Nonstress Test

A nonstress test electronically monitors the fetus’s heart rate and movements. In this test, a belt is positioned around your abdomen. It is called a “nonstress” test because medications are not used to stimulate movement in your unborn baby or trigger contractions of the uterus.

Screening Tests

Your doctor may recommend other screening tests. For example:

Glucose screening can check for high blood sugar levels, which could be an indication of gestational diabetes, a form of diabetes that can develop during pregnancy. To conduct the test, which is usually performed between the twenty-fourth and twenty-eighth week of pregnancy, you’ll be asked to drink a sugar solution and then a sample of your blood will be collected. If a high level of glucose (a type of sugar used for energy) is in the blood, then additional testing should be done. This will determine if you do have gestational diabetes, which is associated with an increased likelihood of pregnancy complications.

Pregnancy Tips for Women

Group B streptococcus (GBS) screening, which will determine whether a type of bacteria is present that can cause a serious infection (such as meningitis or a blood infection) in your baby. While GBS bacteria are common and may be found in the mother’s vagina or rectum—and are harmless in healthy adults—they can cause illness if they’re passed to a newborn during childbirth. If GBS is detected in a pregnant woman, the doctor will prescribe antibiotics to be given through a vein (intravenously) during the birthing process; once the baby is born, she may be observed for a longer time in the hospital nursery. The GBS screening test is usually given between the thirty-fifth and thirty-seventh week of pregnancy.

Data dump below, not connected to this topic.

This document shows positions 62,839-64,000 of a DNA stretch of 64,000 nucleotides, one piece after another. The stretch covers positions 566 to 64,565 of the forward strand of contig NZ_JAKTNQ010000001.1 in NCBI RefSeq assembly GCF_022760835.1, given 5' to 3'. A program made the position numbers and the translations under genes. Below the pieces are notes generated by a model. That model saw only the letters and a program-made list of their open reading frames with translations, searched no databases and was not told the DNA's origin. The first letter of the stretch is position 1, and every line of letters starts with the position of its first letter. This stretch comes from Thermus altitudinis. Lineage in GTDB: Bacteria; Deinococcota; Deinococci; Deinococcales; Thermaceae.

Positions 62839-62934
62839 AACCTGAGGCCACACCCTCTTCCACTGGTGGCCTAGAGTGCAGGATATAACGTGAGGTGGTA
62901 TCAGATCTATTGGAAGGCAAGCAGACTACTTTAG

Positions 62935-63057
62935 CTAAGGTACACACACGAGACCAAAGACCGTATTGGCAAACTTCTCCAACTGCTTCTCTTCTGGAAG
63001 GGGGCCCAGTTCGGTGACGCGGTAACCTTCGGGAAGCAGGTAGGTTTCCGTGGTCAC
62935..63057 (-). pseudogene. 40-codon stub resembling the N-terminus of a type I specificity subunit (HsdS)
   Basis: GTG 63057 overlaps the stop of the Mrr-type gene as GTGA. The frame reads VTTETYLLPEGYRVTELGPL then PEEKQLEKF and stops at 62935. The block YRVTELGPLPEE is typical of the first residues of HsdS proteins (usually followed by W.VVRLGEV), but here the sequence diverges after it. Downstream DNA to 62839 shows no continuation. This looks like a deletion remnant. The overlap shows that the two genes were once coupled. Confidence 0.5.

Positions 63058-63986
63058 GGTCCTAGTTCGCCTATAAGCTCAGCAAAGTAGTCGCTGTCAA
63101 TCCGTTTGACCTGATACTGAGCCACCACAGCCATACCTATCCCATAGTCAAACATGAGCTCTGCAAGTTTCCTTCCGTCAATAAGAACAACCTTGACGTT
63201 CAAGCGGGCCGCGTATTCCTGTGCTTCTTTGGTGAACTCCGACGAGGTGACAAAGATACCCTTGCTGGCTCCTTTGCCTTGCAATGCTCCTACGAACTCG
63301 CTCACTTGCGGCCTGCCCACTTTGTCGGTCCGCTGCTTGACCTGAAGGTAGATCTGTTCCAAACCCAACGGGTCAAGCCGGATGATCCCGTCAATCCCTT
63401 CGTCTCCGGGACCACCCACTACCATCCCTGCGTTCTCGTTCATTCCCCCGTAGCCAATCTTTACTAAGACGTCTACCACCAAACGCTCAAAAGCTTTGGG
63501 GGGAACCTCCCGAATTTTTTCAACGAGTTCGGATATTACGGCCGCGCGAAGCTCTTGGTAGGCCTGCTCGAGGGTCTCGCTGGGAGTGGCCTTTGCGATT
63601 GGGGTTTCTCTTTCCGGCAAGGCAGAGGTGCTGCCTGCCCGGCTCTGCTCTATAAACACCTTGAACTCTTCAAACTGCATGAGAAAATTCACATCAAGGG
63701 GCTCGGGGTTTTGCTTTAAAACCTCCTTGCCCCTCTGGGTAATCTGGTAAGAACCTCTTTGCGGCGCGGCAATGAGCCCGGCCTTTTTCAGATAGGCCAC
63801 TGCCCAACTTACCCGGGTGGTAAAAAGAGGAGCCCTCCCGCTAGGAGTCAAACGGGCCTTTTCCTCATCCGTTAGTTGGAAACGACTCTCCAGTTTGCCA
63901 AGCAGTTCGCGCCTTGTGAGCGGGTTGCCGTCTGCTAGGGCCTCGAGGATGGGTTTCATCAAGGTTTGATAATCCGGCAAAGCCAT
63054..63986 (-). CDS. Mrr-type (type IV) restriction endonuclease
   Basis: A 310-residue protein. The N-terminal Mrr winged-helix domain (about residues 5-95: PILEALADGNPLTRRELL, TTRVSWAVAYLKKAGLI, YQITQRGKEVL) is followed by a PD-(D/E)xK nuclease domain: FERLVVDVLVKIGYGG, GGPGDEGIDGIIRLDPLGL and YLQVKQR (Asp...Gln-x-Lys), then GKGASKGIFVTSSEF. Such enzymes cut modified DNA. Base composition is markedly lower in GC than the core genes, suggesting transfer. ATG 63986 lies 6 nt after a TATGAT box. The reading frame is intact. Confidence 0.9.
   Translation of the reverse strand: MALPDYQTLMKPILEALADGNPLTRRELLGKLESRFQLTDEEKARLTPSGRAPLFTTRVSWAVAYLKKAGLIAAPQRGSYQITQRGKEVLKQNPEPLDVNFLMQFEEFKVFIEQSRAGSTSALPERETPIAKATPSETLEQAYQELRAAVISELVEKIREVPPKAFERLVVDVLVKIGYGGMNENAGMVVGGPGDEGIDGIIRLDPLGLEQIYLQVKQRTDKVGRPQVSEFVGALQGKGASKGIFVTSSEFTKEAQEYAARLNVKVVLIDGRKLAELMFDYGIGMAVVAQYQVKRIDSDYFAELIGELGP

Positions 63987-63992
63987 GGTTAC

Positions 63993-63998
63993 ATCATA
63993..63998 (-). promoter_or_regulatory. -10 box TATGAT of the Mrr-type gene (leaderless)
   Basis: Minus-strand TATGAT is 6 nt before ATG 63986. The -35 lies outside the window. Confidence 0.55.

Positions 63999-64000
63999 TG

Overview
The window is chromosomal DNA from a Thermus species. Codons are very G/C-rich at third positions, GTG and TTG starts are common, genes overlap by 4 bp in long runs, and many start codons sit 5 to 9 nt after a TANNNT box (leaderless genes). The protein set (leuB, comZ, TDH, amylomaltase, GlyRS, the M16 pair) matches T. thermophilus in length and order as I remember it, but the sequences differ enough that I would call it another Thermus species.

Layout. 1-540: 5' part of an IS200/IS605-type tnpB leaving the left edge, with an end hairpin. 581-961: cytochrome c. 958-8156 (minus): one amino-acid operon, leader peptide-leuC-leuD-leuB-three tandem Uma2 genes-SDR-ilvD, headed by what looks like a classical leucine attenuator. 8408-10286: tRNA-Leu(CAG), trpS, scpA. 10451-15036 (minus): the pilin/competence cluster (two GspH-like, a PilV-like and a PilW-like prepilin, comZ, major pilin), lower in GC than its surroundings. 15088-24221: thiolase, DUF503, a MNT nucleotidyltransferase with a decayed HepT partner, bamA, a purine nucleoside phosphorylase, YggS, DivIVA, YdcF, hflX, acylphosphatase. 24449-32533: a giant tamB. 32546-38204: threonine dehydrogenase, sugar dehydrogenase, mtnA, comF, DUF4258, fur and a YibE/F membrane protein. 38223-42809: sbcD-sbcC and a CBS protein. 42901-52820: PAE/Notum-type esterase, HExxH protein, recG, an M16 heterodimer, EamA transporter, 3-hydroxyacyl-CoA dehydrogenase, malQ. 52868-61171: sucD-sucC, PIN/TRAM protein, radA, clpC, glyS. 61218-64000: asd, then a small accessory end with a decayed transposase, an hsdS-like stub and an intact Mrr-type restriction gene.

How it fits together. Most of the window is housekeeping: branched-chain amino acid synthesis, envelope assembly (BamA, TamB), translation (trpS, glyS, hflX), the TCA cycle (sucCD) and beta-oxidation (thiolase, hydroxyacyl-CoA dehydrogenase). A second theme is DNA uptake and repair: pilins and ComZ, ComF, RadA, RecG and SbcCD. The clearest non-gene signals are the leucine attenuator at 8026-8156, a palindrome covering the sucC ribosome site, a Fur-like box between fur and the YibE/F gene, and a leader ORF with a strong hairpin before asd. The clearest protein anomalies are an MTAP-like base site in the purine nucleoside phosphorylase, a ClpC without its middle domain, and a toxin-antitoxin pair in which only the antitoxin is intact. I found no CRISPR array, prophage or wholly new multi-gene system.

HIV (or human immunodeficiency virus) testing is now commonly done in pregnant women, preferably early in their pregnancy. HIV is the virus that causes AIDS, and when a pregnant woman is infected with the virus, it can be passed to her baby during pregnancy, delivery of her baby, or during breastfeeding.

Other Tests

Other tests may be recommended, depending on your own physical health and personal and family history. For example, particularly for women with a family history of genetic problems or for those who are age thirty-five or older, your obstetrician may advise tests that can detect genetic disorders. The most common genetic tests are amniocentesis and chorionic villus sampling.

How soon can I take a pregnancy test?

You can take a pregnancy test anytime after your period is late — that’s when they work the best. It’s a good idea to take a pregnancy test as soon as possible if you miss your period or think you might be pregnant.

The earlier you know you’re pregnant, the sooner you can start thinking about your options and get whatever care you need to stay healthy.

Many pregnancy tests say they work a few days before a missed period, but the results are usually less accurate then. Read the label on your pregnancy test to find out when to take a pregnancy test and how accurate it’ll be.

Sometimes a pregnancy test is able to find pregnancy hormones in your urine as early as 10 days after unprotected sex. But these results aren’t super reliable, and you may get a false positive or false negative test result.

If your periods are very irregular, or you don’t get periods at all for one reason or another, your best bet for accurate results is to take a pregnancy test 3 weeks after sex.